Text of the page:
Following our live recording of the Coronation Anthems program on tuesday night, the orchestra wasted no time in turning to the stage to do some small patching in three bars of the birthday ode for Queen Anne, as well as the first movement of the concert grosso, op. 3/no.2.
In the final bars of the trumpet/alto duet which opens the ode, the trumpet climbs to a stratospheric high d before the final cadence. Not an easy task for someone who hasn't had much sleep, spent the entire morning traveling and afternoon rehearsing. Naturally Lars wanted to get another take of this spot.
Once the hall was emptied the orchestra began. Three times we played the final few bars, but Seb couldn't get it the way he wanted it. Lars suggested we do something else for a second to give Seb a break. Upon returning to Seb's bit he still had trouble and there was a moment where we didn't know what to do. "Let's play the first movement of the concerto grosso once more and then we'll have one more go at it after," said Lars. We played the concerto. Turning around to Seb, we asked if he was ready for one more go. "I'm ready," he said.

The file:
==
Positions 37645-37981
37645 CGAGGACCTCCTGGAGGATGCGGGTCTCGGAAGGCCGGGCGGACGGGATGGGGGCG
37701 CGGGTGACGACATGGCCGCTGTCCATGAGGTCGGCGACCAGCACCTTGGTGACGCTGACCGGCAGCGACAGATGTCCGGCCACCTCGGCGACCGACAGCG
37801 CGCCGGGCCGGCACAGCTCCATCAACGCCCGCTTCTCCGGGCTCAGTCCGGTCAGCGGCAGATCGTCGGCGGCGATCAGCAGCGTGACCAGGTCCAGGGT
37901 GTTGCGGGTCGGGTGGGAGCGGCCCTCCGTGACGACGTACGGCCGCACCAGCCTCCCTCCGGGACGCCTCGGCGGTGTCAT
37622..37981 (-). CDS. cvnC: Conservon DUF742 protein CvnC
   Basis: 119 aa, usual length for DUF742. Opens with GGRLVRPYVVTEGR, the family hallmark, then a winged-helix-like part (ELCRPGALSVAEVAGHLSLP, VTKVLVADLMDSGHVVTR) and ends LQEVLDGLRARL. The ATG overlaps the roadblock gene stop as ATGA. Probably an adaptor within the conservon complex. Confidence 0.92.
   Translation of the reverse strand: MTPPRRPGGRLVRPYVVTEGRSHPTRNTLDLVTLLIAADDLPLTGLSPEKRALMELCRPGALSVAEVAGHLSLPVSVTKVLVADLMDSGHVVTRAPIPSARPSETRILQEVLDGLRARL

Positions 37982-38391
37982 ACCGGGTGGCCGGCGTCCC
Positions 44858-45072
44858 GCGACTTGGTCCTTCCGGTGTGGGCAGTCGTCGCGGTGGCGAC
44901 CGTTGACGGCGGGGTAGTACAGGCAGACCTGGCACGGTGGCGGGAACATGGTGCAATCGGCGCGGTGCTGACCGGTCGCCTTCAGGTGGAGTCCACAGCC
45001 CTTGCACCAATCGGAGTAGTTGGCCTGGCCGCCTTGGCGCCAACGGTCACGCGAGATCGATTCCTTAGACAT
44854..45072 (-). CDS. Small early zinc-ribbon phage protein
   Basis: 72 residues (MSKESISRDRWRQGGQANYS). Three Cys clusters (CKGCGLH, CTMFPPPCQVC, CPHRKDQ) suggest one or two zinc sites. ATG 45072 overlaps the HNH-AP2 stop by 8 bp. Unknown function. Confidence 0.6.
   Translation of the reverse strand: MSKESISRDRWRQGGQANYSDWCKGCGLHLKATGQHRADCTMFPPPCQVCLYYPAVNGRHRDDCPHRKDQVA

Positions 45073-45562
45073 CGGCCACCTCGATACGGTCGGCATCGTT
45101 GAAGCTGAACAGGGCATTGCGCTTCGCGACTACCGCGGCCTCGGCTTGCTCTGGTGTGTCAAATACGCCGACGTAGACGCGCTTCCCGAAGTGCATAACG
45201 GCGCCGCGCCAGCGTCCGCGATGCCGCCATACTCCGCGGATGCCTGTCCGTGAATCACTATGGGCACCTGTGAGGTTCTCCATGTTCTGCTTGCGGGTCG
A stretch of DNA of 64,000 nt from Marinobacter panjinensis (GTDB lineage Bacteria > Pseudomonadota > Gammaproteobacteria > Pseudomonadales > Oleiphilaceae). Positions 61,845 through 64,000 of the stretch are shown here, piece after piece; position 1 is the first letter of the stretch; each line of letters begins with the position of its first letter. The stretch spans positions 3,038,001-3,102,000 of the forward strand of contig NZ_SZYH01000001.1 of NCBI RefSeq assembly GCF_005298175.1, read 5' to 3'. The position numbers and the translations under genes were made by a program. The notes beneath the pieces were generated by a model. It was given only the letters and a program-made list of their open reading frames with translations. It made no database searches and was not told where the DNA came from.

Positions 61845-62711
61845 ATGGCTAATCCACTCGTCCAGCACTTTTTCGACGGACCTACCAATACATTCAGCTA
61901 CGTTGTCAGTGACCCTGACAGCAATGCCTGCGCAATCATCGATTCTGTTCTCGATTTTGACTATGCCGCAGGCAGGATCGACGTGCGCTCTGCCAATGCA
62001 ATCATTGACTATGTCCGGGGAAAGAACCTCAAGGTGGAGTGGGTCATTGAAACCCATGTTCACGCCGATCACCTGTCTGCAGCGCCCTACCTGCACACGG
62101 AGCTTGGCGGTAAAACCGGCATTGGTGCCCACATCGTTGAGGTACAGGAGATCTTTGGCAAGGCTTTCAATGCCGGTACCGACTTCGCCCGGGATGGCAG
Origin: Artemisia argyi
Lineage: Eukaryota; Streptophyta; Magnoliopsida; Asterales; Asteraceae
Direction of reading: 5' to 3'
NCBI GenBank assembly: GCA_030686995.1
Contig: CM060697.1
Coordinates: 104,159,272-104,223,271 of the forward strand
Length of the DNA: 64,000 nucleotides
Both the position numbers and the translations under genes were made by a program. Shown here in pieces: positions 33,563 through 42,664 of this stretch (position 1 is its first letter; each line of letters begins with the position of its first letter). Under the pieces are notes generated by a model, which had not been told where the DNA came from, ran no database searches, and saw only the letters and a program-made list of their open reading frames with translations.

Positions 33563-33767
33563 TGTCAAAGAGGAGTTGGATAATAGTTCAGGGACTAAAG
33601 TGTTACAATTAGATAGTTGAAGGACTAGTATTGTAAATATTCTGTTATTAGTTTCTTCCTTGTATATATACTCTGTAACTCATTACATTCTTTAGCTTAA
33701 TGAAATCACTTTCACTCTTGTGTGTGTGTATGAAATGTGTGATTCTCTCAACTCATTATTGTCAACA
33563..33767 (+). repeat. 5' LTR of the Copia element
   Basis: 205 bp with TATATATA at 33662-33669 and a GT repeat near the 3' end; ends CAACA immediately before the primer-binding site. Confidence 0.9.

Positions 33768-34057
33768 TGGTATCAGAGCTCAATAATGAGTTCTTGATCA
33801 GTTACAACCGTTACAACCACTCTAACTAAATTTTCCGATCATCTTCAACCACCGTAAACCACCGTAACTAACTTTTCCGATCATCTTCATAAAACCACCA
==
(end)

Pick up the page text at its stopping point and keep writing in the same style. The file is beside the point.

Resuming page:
This particular movement requires an element of delicacy in all the parts. As Alex Potter put it, "of the entire repertoire, I find this piece to be the most terrifying to sing." The accompanying instruments act as a unit, lining the music with transparent colour and solemn execution and incorporating a bassoon would focus the attention of the listener in the wrong places. Instead of participating in the patching of Seb's bit, I got to watch, and listen to, the whole process unfold.
It would be hard to find a television drama series which could match the suspense hanging over us when Seb took the final go with the strings in the birthday ode. Under incredible pressure, Seb nailed the solo to the wall. Once the sound had died out from the final cadence, Lars put his finger up to remind us to keep silent, a big grin developing on his face. "Well, unfortunately, we'll have to do it again because the violas' intonation was terrible here, here, and here," he said in the cheeky tone he uses when everything goes right.
For a few seconds, maybe a minute, as the orchestra burst out in fits of laughter there was a golden moment. It was as if all of the hard work of the past week stopped weighing upon us; that we were just few friends having a laugh.